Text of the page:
Valérie Pécresse, moderate conservative at the head of the Ile-de-France regional council and former budget minister, seems almost certain to be chosen this weekend as the candidate of the center-right Republicans. She described herself as “a third Thatcher, two third Merkel” and appears as the potential dark horse of an election where the French left seems doomed to insignificance.
For now, President Emmanuel Macron, occupying a large vacant middle ground, is a favorite. But he would be less comfortable facing Ms. Pécresse in a second round than a far-right ideologue.
Mr. Zemmour, unlike Ms. Le Pen, has won over part of the center-right with his erudition and his culture, but his challenge is now twofold: to convince the French that he is not a one-trick pony and to defeat the impression that he is not “presidential”. In other words, it needs to address issues beyond immigration, including formulating something that looks like an economic plan; and he probably needs to remove from his repertoire the kind of rude gesture he made to a protester in Marseille last month.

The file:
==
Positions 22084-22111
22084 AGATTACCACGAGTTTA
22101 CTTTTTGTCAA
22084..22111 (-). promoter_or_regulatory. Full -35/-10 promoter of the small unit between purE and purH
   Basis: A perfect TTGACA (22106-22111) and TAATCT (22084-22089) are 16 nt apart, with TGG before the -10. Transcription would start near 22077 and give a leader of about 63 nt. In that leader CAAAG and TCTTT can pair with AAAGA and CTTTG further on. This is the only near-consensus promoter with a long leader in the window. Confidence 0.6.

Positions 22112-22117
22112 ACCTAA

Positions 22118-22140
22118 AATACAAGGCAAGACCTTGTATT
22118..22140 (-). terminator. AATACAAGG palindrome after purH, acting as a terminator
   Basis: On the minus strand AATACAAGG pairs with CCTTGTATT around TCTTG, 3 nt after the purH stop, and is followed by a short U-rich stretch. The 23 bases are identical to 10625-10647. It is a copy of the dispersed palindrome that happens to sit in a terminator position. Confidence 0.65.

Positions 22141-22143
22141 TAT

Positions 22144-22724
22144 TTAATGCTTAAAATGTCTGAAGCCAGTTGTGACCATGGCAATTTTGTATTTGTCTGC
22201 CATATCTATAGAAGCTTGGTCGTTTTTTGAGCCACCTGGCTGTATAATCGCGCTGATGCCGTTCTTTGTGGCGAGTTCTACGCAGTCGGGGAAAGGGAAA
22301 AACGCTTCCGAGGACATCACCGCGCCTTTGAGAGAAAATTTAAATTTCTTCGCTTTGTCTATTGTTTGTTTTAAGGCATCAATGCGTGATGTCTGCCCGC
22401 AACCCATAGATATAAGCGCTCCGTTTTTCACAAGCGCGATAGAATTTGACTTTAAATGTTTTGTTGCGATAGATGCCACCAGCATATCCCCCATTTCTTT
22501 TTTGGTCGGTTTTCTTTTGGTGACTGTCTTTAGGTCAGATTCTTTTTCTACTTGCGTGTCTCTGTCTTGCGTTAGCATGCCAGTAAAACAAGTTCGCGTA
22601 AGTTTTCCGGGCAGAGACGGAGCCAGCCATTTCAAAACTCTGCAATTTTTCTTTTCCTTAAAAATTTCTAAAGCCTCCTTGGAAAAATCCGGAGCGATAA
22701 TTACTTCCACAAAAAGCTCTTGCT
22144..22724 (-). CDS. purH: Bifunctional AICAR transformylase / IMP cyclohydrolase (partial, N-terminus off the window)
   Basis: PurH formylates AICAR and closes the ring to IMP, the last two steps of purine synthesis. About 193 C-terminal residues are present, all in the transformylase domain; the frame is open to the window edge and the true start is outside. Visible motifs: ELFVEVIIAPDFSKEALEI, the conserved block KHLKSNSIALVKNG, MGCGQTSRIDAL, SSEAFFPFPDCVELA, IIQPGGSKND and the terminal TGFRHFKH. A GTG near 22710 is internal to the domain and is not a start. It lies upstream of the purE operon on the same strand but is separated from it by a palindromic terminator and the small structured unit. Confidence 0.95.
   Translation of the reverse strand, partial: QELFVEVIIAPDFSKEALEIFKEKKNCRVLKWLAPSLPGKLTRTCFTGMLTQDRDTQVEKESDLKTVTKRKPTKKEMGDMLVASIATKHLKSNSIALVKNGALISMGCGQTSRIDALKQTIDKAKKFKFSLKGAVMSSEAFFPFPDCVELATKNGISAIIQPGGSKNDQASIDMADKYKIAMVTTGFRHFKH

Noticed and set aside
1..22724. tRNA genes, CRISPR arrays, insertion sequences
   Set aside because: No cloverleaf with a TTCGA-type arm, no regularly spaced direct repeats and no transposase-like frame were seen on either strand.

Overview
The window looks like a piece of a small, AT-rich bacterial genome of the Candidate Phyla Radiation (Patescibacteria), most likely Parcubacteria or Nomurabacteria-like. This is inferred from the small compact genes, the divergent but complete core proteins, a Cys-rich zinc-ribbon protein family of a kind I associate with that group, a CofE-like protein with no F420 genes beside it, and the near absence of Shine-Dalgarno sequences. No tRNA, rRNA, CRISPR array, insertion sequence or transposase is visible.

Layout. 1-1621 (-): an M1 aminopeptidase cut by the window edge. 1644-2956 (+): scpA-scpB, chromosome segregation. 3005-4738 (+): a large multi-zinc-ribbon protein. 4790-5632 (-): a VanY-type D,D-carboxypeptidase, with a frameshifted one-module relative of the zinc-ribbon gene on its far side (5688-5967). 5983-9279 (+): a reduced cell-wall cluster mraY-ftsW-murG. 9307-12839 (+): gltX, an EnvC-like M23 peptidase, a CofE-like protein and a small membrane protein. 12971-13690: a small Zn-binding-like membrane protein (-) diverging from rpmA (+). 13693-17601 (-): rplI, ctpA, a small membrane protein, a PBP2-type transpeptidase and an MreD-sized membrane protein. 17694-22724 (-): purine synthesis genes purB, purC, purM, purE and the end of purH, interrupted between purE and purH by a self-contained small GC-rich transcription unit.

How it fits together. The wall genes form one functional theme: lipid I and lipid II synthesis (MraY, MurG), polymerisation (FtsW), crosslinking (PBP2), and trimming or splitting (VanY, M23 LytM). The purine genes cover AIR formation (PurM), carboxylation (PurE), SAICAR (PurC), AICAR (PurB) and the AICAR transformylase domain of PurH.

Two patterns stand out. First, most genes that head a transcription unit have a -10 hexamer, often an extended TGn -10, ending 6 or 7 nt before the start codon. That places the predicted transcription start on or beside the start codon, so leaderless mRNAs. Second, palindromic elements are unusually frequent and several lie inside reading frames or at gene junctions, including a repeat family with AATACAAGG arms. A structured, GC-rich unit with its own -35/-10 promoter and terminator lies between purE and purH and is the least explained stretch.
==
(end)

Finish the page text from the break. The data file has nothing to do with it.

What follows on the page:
Yet so far, as with Mr. Trump, every outrage that could have derailed Mr. Zemmour has made him stronger, or at least still standing, and often at the head of the news of the day. An editorial in the center-right daily Le Figaro noted this week that it was a French writer, Honoré de Balzac, who called the scandal a “pedestal of success”.